Forgive me if I’m missing your point. After rereading I think you might be talking about these issues specifically in the context of depression, where I am completely ignorant.

    1. Nick Norton

      That’s an interesting take on it, and I see where you’re coming. In fact I agree with you, but it misses one thing I didn’t mention in the article, which is that the threshold for music that satisfies and excites me IS extremely high. So yes, ignore the reception and the doubts and focus on what note comes next, but for me, that note has got to be awesome.

      I hope that clarifies that I’m not looking for an easy way out, more for a way of dealing with the emotional baggage sometimes attached to taking the hard way. And when the depression thing is hitting full force – thankfully it doesn’t really anymore for me – getting a single note on a page can be an enormous personal victory, if a rather small musical one.

      Also, some people might be totally cool with just writing whatever they’re happy to hear, regardless of “highest possible artistic standard” or anything like that, and I don’t see any problem with it if that’s what they’re into.

  3. Paul Muller

    It is natural to seek affirmation of one’s work. The trick is not to be distracted by that which is not relevant to the art. My favorite composer never sold or published his music, he never went to university and generally had difficult relations with his employers. The listening audience for his music was, by current standards, very small. He had the distractions of a large family along with a killing schedule. But everyone remembers JS Bach.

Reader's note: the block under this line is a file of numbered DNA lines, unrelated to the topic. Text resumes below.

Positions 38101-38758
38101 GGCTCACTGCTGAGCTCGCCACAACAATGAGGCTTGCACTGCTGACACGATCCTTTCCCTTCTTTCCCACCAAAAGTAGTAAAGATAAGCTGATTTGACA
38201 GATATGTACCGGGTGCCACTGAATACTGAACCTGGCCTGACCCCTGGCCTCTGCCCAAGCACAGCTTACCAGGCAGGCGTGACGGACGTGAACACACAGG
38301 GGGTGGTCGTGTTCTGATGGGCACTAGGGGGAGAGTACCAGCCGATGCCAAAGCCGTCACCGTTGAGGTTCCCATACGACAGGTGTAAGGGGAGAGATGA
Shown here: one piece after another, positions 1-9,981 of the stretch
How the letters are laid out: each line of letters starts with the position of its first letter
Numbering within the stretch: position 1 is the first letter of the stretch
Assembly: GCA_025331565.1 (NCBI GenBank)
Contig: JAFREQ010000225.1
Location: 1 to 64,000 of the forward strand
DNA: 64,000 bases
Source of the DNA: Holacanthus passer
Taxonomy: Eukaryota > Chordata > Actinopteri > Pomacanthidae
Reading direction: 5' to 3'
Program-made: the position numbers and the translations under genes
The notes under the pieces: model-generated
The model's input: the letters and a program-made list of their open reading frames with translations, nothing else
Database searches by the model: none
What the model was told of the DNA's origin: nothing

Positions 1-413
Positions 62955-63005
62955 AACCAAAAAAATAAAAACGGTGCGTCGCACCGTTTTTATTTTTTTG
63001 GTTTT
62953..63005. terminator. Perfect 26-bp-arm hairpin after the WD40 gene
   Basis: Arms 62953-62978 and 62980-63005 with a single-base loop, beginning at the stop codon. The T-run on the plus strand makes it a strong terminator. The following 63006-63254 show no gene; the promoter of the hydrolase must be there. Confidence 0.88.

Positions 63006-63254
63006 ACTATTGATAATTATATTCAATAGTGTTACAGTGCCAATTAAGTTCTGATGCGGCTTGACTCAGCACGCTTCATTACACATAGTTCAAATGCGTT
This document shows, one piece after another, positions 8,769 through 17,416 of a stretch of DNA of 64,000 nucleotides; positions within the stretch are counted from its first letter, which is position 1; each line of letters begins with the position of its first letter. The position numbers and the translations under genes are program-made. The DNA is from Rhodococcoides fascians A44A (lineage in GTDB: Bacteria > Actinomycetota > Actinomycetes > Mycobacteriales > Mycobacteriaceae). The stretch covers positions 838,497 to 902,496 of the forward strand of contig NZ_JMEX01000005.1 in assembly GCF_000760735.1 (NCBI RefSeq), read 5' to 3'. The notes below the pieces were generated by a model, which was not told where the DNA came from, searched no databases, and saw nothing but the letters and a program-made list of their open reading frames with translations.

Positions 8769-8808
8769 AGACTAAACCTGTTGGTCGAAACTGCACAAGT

1. Nick Norton

      Cheers Paul. I’m afraid what you’ve said about Bach may be a bit misleading though – he indeed never went to university, but he was raised in a family of musicians who were well known throughout their region, copied out other composers’ scores, and studied with Bohm and Buxtehude. He was, in the large majority of cases, writing music for a paycheck. He also once decked a bassoonist in the face for criticizing his music. None of those things make him any less of a phenomenal composer, though.

      The thing for me that stands out is his attention to detail, and how hard he’d push himself to get a piece up to his standard. You can see that especially in comparing different versions of the keyboard works, like when he changes ONE NOTE thirty years later. That kind of dedication to your work is incredibly inspiring, and the results, in his case, speak for themselves.